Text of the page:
Front Matter The First Settlers Escape from the Burning City The Clever Trick The Boards Are Eaten The Wolf and the Twins Romulus Builds Rome The Maidens Carried Off Union of Sabines and Romans Death of Romulus Strange Signs of the Romans The Quarrel with Alba The Horatii and Curiatii Tarquin and the Eagle The Roman Youths The King Outwitted The Murder of Tarquin The Ungrateful Children The Mysterious Books Tarquin's Poppies The Oracle of Delphi The Death of Lucretia The Stern Father A Roman Triumph A Roman Triumph (Cont.) Defense of the Bridge The Burnt Hand The Twin Gods The Wrongs of the Poor Fable of the Stomach The Story of Coriolanus The Farmer Hero The New Laws Death of Virginia Plans of a Traitor A School-Teacher Punished Invasion of the Gauls The Sacred Geese Two Heroes of Rome Disaster at Caudine Forks Pyrrhus and His Elephants The Elephants Routed Ancient Ships Regulus and the Snake Hannibal Crosses the Alps The Romans Defeated The Inventor Archimedes The Roman Conquests Destruction of Carthage Roman Amusements The Jewels of Cornelia Death of Tiberius Gracchus Caius Gracchus Jugurtha, King of Numidia The Barbarians The Social War The Flight of Marius The Proscription Lists Sertorius and His Doe Revolt of the Slaves Pompey's Conquests Conspiracy of Catiline Caesar's Conquests Crossing of the Rubicon Battle of Pharsalia The Death of Caesar The Second Triumvirate The Vision of Brutus Antony and Cleopatra The Poisonous Snake The Augustan Age Death of Augustus Varus Avenged Death of Germanicus Tiberius Smothered The Wild Caligula Wicked Wives of Claudius Nero's First Crimes Christians Persecuted Nero's Cruelty Two Short Reigns The Siege of Jerusalem The Buried Cities The Terrible Banquet The Emperor's Tablets The Good Trajan Trajan's Column The Great Wall Hadrian's Death Antoninus Pius The Model Pagan Another Cruel Emperor An Unnatural Son The Senate of Women The Gigantic Emperor Invasion of the Goths Zenobia, Queen of Palmyra A Prophecy Fulfulled First Christian Emperor Roman Empire Divided An Emperor's Penance Sieges of Rome End of the Western Empire

Story of the Romans - Helene Guerber

Death of Romulus

We are told that Romulus reigned over the Romans for thirty-seven years. Although he was at first a very good ruler, he soon grew proud and cruel. As he was king, he wanted to have his own way in everything; and as he soon ceased to care whether what he wished would be good for the Romans, they began to dislike him.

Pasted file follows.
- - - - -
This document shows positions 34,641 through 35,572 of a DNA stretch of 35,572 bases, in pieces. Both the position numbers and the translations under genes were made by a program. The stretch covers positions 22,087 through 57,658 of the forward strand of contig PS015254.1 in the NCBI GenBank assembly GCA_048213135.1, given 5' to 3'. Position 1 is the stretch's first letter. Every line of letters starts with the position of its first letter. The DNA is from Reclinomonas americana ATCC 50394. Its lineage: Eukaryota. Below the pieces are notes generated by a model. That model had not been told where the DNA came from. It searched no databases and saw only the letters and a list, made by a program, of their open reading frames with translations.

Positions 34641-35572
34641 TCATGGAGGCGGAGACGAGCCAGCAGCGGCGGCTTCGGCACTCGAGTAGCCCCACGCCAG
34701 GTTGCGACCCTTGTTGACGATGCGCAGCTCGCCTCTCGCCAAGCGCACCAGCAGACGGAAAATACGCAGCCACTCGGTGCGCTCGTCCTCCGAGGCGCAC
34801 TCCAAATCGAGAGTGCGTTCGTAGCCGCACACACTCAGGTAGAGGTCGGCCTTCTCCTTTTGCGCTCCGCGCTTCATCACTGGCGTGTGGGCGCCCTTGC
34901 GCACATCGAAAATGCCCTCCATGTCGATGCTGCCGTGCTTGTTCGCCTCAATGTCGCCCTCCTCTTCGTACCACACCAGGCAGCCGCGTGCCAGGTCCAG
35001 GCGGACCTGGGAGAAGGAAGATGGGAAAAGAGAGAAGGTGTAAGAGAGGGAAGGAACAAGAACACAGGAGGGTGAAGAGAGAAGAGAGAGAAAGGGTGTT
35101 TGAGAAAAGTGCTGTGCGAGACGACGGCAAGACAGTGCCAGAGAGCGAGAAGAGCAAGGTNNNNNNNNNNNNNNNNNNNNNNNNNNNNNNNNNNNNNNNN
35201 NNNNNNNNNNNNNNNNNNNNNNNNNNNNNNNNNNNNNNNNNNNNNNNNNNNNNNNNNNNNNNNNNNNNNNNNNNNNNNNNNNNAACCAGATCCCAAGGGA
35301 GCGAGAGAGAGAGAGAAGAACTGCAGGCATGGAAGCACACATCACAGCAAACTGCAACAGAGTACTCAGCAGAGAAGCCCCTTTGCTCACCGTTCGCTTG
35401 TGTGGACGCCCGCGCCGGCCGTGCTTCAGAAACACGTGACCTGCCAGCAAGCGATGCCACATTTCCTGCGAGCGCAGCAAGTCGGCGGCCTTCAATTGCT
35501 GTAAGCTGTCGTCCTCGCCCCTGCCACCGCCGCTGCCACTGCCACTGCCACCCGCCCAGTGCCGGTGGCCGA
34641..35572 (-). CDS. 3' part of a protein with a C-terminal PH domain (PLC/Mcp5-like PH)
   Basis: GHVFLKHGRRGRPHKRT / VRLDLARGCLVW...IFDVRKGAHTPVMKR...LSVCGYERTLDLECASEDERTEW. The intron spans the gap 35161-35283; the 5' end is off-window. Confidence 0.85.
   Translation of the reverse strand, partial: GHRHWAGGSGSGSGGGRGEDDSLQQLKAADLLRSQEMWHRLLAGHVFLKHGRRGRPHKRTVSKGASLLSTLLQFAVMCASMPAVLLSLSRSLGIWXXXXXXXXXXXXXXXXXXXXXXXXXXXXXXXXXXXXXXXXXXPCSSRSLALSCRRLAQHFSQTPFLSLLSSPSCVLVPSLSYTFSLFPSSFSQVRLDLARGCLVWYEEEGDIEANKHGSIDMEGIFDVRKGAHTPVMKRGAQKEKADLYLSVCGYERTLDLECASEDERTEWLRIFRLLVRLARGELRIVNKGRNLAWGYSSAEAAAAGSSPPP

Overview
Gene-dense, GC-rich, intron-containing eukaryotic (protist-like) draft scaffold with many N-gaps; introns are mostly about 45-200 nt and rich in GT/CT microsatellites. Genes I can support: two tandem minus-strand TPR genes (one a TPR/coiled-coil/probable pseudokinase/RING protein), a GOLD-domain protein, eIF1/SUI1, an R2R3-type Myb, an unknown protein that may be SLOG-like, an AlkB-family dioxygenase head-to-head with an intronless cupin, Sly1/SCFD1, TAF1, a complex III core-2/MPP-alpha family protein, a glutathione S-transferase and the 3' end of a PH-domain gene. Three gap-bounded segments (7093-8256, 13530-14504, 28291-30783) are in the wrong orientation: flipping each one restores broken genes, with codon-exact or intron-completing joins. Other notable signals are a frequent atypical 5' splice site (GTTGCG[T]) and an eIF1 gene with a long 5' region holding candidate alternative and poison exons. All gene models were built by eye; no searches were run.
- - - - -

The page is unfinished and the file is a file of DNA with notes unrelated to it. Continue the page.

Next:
A man who thinks only of himself can have no real friends, and Romulus soon stood alone. But although the people hated him, they feared him too much to defy him openly and show him their displeasure.

One day, when Romulus and all the people had gone to the plain beyond the citadel, a sudden storm arose. The darkness became so great that the people fled in terror, leaving the senators and king to look out for themselves.

When the storm was over, the Romans all came back again. To their surprise, however, Romulus did not appear. He was sent for, but no one could find him. The people were amazed, and were all talking about his sudden disappearance, and wondering what could have become of him, when one of the senators stood up and called for silence.

As soon as he could make himself heard, this man told the assembled Romans that he had seen Romulus being carried up to heaven. The king, he said, had called out that he was going to live with the gods, and wished his people to worship him under the name of Quirinus.

The Romans in those days were so ignorant and superstitious that they believed all this man told them. They therefore built a temple on the hill whence the senator said that Romulus had risen to heaven. This hill was called Mount Quirinal, and here for many years the Romans worshiped Romulus, the founder of their city, and their first king, whom they now called Quirinus.

In later times the Romans did not believe that Romulus was carried up to heaven; and many of them thought that the senators were so tired of the king's tyranny that they murdered him during the storm, cut his body to pieces, and carried it off, hidden under their long mantles.